But that was then.
This is now: The multiplexes are choked with Hollywood summer blockbusters, all year round. Big, gaudy spectacles, centring around the kind of characters who were once only enjoyed by children and the kind of adults who lived in their mother’s spare rooms. And they’re played by actors who have done Shakespeare at Stratford and find that this pays way better.
The kind of filmmakers who used to make complex, intelligent movies have mostly decamped to TV, particularly cable in the States, once the province of the kind of hacks churned out mindless drivel like FANTASY ISLAND and THE LOVE BOAT. This new breed, people like David Simon, Matthew Weiner, Vince Gilligan in the States and Steven Moffatt and Russell T Davies here in the UK, have taken popular – not to say populist – tropes and hoary old genre conventions and turned them into truly extraordinary drama. Because they’ve been showrunners and because their shows have been allowed by their networks to blossom and develop over several seasons, something new has emerged. TV series that engages and entertains on a single viewing, but that also rewards repeated and regular viewing. Episodes become like chapters in a novel. And you’d no more think of skipping a chapter than skipping an episode.
Mainstream literary fiction is still there but, ironically, it’s become just another genre. And, certainly in the UK, it seems, as a genre, to regard plot or storytelling as something wholly beneath itself. It’s also, and again I’m generalising as a genre, been reluctant to engage with the society we live in. That job has been left to crime fiction.
It used to be the case, certainly in the UK, where if you wanted to write a state of the nation novel you wrote a mainstream literary one. Now, you write a crime one. It seems to be the only form of narrative fiction (and again I’m generalising, please feel free to disagree) that actively engages with our society. Or that can. And that will also subvert the conventions of a genre ending; the villain may not be punished, the good guy may not win. Unthinkable a few years ago.
Which brings us to comics. And back to SCALPED. I think we’re seeing a new culture emerge. I know it’s generally regarded that comics came of age in the mid-eighties with Alan Moore’s WATCHMEN and Frank Miller’s THE DARK KNIGHT RETURNS. This was then confirmed when Art Speigelman won a Pulitzer for Maus, his (not so) funny animal history of the Holocaust with mice as Jews and cats as Nazis. Then . . . well, for the most part, the promise wasn’t fulfilled and comics as an industry seemed to retrench with stories once again being dominated by men in tights and women in substantially less. And a whole nation of men living in their mother’s spare rooms silently rejoiced.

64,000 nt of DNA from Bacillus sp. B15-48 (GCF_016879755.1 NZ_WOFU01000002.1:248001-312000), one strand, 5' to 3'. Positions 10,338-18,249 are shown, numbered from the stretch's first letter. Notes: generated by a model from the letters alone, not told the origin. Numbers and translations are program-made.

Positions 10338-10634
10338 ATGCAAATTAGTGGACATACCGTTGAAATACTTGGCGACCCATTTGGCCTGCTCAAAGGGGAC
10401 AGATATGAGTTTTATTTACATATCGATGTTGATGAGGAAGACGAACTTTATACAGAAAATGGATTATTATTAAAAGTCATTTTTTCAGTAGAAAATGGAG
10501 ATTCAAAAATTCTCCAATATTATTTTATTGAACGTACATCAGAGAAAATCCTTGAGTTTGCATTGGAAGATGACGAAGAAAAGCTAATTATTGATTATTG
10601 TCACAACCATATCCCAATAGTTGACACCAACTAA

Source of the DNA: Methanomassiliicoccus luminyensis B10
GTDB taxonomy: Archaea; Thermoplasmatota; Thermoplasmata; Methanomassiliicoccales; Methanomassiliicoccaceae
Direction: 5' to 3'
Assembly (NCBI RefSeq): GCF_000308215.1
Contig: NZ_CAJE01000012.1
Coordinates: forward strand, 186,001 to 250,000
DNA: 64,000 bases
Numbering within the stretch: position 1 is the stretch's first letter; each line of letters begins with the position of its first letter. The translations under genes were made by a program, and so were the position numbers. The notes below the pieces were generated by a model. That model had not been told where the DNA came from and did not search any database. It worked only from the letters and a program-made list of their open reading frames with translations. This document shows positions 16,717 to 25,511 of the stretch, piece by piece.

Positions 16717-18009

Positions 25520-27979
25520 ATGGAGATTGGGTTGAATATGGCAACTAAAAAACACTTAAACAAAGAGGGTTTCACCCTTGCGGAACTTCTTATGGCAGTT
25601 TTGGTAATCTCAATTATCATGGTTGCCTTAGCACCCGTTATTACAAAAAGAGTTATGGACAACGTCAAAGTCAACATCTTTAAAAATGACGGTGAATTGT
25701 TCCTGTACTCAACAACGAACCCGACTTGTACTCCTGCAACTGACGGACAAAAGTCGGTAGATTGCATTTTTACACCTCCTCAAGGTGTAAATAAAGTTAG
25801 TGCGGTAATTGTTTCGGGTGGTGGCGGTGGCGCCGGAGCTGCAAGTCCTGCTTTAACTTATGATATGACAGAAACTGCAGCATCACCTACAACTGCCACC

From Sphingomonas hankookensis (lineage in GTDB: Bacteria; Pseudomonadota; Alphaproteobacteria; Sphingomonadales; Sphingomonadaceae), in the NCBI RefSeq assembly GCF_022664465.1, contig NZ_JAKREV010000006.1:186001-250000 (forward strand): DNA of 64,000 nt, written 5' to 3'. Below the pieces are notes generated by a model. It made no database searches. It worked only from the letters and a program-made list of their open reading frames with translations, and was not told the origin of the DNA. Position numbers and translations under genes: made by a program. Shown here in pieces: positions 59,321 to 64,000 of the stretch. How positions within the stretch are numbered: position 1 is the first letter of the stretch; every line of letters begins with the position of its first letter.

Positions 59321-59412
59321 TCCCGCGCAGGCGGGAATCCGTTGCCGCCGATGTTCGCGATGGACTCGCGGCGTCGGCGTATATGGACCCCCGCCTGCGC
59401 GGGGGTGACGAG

But that’s not the whole story. Because I think we’ve seen something new emerging. The absolutes of the past are no longer there. Take Robert Kirkman’s comic series THE WALKING DEAD. A story of survivors following a zombie apocalypse, it’s got more in common with Cormac MacCarthy’s THE ROAD than anything schlocky or genre-based that’s come before it. It’s also a TV series now, produced initially by an Academy Award winning director. Boundaries are changing. A comic series like SCALPED or THE WALKING DEAD has more in common with a TV series like DEADWOOD or THE SOPRANOS or, best of all, THE WIRE in its richness and complexity. And those series have, in their scope, breadth and ambition, more in common with Nineteenth century Russian novels or the work of Dickens than the TV of a decade or two ago.
Our mediums are blurring. Our absolutes are disappearing. New creators are coming through from unexpected places telling surprising new stories, making us look not only at the world around us in different ways and through different eyes but in formats we may have previously dismissed as not worth bothering with. It’s new. It’s our culture renewing itself.
And it’s damned exciting.